Hundreds Drawn to Atlanta by the Same Love
Ron Harris | 8/22/2014, 1:30 p.m.
Special to The Atlanta Voice
ATLANTA – It was an eclectic bunch--retirees, school teachers, government workers, military wives, business owners, writers, a radio announcer and even a former star professional basketball player. Most of them had journeyed from across America to be together in this one place, many for the third, fourth, fifth year in a row.
Audrey Savage had come from Lansing, Mich. Gloria Pasteur was there from Clearmont, Fla. Deborah Johnson flew in from Alleghany, N.Y. Veleria Allen, Mary Blair and Patricia Wilson had driven over from Birmingham, Ala. Others had come from Baltimore, Washington, Chicago and numerous communities big and small.
They had gathered for the weekend at a Buckhead hotel because they all shared one great love – books, and it was that love, affinity for and affirmation of the printed word that had brought them to the three-day, 12th annual National Book Club Conference (NBCC).
Started and organized by author Curtis Bunn, author of six novels and former sportswriter for The Atlanta Journal Constitution, NBCC brings mostly African-American book clubs from across the nation to Atlanta annually to meet with new writers, examine new works, hear readings and hang out together.
A number of writing legends were honored, including Pearl Cleage, whose book What Looks Like Crazy on an Ordinary Day was a 1998 Oprah Book Club selection; My Haley, author and co-writer of her husband Alex Haley’s Roots and Kimberla (cq) Lawson Roby, New York Times bestselling author of the acclaimed Reverend Curtis Black Series, and Zhane, whose book, Addicted, is being released as a movie. Roby was named the NBCC Walter Mosley Author of Distinction. Cleage was honored during the Bebe Moore Campbell Memorial Award.
Writers and readers attended a number of workshops that covered a range of subjects, such as how to self-publish a book, making a strong book pitch and an open discussion on black book publishing. The panels featured writers and literary experts, including Monica Michelle, Petra Lewis, Cerece Murphy, LaShelle Williams, Eve Wright Taylor, James Waggoner, LaToya Smith, Linda Duggins, Bernice McFadden, Tracy Sherrod, Patrick Oliver, Nick, Chiles, Dene Milner and ReShonda Tate Billingsley.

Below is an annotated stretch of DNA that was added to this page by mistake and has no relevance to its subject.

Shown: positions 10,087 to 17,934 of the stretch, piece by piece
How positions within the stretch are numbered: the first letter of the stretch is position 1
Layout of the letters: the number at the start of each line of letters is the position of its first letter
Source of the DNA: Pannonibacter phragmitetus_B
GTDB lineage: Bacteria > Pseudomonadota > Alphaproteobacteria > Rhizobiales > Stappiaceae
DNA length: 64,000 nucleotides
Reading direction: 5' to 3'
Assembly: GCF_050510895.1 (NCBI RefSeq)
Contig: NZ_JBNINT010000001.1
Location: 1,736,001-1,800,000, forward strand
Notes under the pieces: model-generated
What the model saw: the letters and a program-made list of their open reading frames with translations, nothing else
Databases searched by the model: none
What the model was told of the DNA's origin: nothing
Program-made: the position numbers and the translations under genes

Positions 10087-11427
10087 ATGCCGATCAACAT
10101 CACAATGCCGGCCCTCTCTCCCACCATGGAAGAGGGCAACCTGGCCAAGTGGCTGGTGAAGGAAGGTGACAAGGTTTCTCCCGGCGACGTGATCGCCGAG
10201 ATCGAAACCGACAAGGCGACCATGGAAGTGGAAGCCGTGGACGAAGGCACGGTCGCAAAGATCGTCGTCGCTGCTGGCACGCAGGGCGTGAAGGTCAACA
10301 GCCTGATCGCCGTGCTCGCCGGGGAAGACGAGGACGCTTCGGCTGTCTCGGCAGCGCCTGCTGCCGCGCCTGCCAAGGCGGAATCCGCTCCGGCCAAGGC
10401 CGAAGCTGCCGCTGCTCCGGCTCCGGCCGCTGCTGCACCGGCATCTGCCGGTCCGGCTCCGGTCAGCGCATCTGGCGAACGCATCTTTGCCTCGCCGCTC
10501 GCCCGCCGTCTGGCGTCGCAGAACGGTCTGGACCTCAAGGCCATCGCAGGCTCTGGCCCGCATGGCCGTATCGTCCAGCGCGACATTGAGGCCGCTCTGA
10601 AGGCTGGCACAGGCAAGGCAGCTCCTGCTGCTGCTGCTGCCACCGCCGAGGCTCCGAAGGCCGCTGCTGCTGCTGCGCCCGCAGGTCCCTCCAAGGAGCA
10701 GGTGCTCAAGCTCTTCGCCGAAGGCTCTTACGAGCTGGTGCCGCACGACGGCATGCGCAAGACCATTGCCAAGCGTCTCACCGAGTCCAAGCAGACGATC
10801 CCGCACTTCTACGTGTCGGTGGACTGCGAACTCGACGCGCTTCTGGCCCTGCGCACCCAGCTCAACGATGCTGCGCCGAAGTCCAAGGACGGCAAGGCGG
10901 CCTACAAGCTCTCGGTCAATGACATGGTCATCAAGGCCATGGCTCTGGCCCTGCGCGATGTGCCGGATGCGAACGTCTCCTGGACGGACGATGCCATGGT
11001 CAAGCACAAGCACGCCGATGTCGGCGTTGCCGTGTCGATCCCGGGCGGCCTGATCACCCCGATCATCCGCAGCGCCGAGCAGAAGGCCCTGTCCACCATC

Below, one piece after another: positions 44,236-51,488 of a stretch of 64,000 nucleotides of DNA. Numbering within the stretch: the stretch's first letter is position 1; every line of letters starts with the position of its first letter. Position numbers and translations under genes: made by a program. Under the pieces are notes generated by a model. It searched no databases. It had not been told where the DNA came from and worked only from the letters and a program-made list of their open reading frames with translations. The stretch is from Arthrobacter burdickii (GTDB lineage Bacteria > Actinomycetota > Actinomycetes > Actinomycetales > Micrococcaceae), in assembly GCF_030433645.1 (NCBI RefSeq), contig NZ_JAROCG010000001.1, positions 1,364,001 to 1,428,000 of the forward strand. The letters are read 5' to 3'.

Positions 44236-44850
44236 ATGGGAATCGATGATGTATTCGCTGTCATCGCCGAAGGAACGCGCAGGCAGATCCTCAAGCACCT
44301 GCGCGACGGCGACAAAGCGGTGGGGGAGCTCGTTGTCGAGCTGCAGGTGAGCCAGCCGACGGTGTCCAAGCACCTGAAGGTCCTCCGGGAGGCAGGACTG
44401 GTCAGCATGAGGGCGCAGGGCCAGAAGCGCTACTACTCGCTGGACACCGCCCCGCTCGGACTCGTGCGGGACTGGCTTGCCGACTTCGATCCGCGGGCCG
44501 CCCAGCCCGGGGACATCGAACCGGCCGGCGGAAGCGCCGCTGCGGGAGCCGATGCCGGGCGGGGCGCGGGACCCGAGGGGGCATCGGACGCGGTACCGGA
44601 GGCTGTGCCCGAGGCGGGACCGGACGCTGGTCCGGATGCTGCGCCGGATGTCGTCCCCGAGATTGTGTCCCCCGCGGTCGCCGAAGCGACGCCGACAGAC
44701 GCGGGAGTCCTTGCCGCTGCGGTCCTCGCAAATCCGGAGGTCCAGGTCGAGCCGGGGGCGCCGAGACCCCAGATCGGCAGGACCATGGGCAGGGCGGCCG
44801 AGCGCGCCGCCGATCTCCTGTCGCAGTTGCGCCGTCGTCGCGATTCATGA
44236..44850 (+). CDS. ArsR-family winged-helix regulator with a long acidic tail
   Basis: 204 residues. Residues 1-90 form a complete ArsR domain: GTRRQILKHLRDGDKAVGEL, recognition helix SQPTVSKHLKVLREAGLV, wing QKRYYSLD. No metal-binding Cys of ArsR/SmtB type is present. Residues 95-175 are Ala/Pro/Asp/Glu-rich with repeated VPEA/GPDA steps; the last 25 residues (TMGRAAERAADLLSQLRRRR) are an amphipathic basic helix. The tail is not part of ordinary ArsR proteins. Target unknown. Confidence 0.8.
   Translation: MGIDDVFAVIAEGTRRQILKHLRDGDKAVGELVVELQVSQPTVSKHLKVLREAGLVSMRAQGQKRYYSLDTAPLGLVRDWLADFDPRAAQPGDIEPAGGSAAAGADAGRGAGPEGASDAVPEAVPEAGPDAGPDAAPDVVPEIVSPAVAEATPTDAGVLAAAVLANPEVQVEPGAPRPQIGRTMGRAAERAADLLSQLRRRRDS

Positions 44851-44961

Best-selling author, entrepreneur and inspirational speaker Terrie M. Williams presented the award named after her to industrialist Herman J. Russell and actor and author Hill Harper.
But for all the celebrities and the hoopla, readers and the writers said what brings to the NBCC is a sense of community, a chance to meet authors up close and personal and to finally make new friends and acquaintances, readers and writers said.
K.R. Raye, author of The Colors Trilogy – Colors of Affirmation, Colors of Love and True Colors – reflected most of the writers comments she said the event was a great place to meet readers.
“What makes this so different and enjoyable is that you really get a chance to meet your readers and talk to them about what they like and to hear their input,” said Raye, who had come a Maryland community just outside of Delaware. “I love this event. It is so warm.”
Veleria Allen from Birmingham said the ability to meet the authors and the other book club members was made the event special for her and her book club, Black and White Pages.
“I’ve been to other events, but this is by far the best,” Allen said. “You really get to talk to the authors about everything, but you also meet so many other wonderful people. You make friends, you create relationships with people across the country around the love of books and community service.”